Racism is troubling. Not only for Israel, but the entire world needs to take a second look at how people with differences are treated.

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Filed under Israel, Palestinians, Racism, War, World


A recent exploration of how workers are treated in Qatar revealed some interesting aspects of problems in this Arab country. Because people in Asia and countries like the Philippines have struggling populations, many persons hire themselves out as maids and servants. Citizens in Qatar are among the world’s richest with a gross national income of an average of $87,478 a year. This figure is twice what is true for the United States.

Here’s the kicker. The indentured servants are fortunate to make $275 a month or less. Recent research by Richard Morin in The New York Times found that while maids are promised room and board, they often only eat the left overs … if there are any. Because these servants are poor, they are virtually captives because in Qatar they can not leave unless their employers allows it (and they don’t).

This report coincides with findings that my second son Professor C.A. Wise, Ph.D. has made in Arab dominated areas of Africa. Tony, as I always called him, was a Fullbright Scholar and Professor in Burkina Faso as well as a Professor of American Studies at the University of Amman, Amman, Jordan. The author of many books, he has traveled widely in Arab countries including Morocco. Tony is an expert in third world literature. Recently, he completed a study of Arab racism in Mali.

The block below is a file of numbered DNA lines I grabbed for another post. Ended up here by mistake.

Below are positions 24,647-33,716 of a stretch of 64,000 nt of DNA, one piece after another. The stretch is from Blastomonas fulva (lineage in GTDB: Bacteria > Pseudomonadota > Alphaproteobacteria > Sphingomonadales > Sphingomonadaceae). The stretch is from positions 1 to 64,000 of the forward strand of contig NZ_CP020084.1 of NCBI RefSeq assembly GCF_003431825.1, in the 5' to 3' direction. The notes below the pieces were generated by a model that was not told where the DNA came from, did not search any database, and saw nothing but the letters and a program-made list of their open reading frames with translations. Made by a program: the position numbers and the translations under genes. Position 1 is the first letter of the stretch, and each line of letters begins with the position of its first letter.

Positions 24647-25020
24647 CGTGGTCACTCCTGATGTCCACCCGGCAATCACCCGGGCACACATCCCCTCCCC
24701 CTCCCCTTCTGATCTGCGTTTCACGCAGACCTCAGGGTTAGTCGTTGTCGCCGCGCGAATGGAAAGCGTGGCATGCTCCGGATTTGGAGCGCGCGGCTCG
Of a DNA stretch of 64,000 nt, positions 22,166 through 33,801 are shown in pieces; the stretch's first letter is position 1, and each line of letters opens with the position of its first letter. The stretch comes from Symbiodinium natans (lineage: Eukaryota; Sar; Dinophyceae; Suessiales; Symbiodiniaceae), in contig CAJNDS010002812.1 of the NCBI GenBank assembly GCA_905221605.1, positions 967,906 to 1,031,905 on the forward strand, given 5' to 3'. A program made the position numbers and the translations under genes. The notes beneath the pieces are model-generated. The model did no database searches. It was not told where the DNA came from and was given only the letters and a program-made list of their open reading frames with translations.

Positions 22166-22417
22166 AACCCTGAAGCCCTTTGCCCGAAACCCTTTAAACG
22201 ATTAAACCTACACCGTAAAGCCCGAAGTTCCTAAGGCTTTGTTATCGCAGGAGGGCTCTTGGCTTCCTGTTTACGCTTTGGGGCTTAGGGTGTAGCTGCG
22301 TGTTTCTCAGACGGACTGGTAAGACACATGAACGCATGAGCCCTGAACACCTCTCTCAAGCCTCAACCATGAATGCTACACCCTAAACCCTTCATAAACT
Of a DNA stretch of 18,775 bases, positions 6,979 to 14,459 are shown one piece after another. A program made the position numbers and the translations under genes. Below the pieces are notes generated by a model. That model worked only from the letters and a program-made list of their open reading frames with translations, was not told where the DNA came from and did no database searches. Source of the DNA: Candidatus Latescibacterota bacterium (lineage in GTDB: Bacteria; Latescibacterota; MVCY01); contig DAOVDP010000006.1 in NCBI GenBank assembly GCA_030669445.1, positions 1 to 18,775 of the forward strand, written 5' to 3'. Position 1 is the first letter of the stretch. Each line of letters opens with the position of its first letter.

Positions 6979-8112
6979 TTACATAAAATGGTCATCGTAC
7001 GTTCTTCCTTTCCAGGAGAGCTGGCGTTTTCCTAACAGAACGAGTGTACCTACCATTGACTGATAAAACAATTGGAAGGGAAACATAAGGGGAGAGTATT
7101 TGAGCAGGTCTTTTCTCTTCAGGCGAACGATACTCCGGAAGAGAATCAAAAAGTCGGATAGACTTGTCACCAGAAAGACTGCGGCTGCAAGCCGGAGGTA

Dr. Wise’s work demonstrates a long history of Arab racism and imperialism in that region. While all countries have racial issues, the problem is paramount with Arabs. No question that Jews have racial issues with Arabs and vice versa. In the United States whites and black still struggle. We can find the problem around the world. However, hate crimes against black people abound in the Muslim world. Unfortunately, these situations have been largely ignored by Western media The U.S. government has backed away for fear of getting into another Islamist conflict. However, the problem stretches back for centuries.

Dr. Wise’s research reveals that Mali has particularly been hit hard by the problem. American absorption with Al-Qaeda has narrowed the national focus. Consequently, the African situation hardly shows up on the nightly news. Nevertheless, countries in the sub-Saharan region are facing the hypocrisy of the Arab world on this issue. Important historic outposts like Timbuktu have had ancient and important manuscripts and artifacts destroyed by jihadists raids and attacks.

The point for the Middle East? Arab racism plays a part in the conflicts that the Arab spring has produced across the region. Anyone interested in this area needs to recognize this history and aspect of the problem. If you are interested and read French, Seneweb: Le Senegol dans le Web in the May 21, 2012 edition describes the problem in an article entitled Etre Noir au Maroc (Being Black in Morocco).

While the Middle East continues in a state of turmoil, careful analysis demands that we recognize this factor for what it is.

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Filed under Arabs, middle east, Muslims, Racism